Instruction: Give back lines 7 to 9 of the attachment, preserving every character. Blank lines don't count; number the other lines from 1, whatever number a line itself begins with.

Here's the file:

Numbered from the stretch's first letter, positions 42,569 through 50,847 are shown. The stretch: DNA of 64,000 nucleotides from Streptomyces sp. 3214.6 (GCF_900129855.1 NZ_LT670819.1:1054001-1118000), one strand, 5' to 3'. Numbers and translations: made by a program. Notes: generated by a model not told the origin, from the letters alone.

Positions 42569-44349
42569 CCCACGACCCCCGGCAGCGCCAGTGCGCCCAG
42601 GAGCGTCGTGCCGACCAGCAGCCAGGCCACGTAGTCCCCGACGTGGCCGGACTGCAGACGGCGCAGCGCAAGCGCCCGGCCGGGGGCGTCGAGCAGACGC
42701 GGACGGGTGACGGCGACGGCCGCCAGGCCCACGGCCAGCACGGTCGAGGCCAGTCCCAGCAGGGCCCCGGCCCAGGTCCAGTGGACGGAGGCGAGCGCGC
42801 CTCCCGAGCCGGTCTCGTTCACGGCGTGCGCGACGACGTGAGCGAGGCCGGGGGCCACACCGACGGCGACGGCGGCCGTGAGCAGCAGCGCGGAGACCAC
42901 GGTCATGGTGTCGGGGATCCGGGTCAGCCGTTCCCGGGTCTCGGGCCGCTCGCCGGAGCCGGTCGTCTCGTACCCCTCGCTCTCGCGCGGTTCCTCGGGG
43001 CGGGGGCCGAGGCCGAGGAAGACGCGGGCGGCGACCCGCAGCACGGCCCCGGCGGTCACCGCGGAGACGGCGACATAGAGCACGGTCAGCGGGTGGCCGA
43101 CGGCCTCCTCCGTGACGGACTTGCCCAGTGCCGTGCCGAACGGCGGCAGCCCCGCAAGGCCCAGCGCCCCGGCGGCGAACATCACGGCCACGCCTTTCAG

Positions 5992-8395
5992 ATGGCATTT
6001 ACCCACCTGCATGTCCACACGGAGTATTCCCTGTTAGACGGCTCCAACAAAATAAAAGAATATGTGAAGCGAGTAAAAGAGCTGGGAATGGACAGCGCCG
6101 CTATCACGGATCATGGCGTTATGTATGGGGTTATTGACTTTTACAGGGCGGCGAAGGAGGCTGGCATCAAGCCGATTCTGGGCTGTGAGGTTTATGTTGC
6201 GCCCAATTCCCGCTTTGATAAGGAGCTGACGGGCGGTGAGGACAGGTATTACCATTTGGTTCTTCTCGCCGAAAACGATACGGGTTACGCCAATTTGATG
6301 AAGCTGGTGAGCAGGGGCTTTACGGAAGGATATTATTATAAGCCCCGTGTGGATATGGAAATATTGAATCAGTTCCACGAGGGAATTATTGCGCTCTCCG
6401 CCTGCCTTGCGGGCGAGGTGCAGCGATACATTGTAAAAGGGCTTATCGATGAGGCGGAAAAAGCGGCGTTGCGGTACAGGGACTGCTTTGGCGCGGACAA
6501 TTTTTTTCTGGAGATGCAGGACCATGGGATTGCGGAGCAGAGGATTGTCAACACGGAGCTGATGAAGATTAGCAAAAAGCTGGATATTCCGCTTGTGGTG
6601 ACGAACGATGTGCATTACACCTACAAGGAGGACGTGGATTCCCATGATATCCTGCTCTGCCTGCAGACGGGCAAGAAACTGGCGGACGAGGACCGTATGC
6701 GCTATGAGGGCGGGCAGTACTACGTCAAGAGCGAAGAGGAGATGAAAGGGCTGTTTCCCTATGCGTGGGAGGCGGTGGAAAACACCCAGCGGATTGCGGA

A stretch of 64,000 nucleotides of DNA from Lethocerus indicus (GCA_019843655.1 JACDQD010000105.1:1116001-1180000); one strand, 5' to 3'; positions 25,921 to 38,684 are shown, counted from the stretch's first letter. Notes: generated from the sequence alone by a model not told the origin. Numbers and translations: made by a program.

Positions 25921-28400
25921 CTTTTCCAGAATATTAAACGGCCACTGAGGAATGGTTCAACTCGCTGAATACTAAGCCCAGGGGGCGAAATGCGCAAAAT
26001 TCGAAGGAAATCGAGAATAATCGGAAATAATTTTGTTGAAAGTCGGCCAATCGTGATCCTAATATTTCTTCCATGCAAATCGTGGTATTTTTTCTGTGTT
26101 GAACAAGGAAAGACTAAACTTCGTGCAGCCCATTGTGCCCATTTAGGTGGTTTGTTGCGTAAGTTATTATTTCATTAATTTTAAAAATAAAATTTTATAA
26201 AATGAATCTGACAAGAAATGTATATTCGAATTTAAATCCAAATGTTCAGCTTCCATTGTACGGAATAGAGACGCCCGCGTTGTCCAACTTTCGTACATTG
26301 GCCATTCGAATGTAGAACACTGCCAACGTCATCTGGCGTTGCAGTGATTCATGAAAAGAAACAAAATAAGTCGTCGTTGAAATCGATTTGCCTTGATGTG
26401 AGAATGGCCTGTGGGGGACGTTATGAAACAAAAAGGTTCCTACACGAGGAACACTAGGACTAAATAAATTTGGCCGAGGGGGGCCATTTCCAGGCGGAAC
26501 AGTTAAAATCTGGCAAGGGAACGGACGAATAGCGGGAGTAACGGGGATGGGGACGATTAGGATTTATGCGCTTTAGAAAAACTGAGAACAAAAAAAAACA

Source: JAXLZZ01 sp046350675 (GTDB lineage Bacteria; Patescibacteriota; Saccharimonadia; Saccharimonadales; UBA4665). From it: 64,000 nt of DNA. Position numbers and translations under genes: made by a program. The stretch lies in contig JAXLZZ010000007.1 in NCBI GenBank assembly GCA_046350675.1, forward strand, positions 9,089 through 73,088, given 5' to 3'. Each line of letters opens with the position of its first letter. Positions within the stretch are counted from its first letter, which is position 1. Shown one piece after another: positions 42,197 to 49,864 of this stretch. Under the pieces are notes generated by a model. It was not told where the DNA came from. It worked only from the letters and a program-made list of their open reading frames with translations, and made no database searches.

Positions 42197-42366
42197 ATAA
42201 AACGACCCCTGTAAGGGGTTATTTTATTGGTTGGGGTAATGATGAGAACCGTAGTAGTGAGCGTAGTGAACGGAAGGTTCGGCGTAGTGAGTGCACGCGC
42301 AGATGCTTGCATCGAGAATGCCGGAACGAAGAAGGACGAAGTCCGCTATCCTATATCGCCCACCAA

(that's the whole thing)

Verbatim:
42901 GGTCATGGTGTCGGGGATCCGGGTCAGCCGTTCCCGGGTCTCGGGCCGCTCGCCGGAGCCGGTCGTCTCGTACCCCTCGCTCTCGCGCGGTTCCTCGGGG
43001 CGGGGGCCGAGGCCGAGGAAGACGCGGGCGGCGACCCGCAGCACGGCCCCGGCGGTCACCGCGGAGACGGCGACATAGAGCACGGTCAGCGGGTGGCCGA
43101 CGGCCTCCTCCGTGACGGACTTGCCCAGTGCCGTGCCGAACGGCGGCAGCCCCGCAAGGCCCAGCGCCCCGGCGGCGAACATCACGGCCACGCCTTTCAG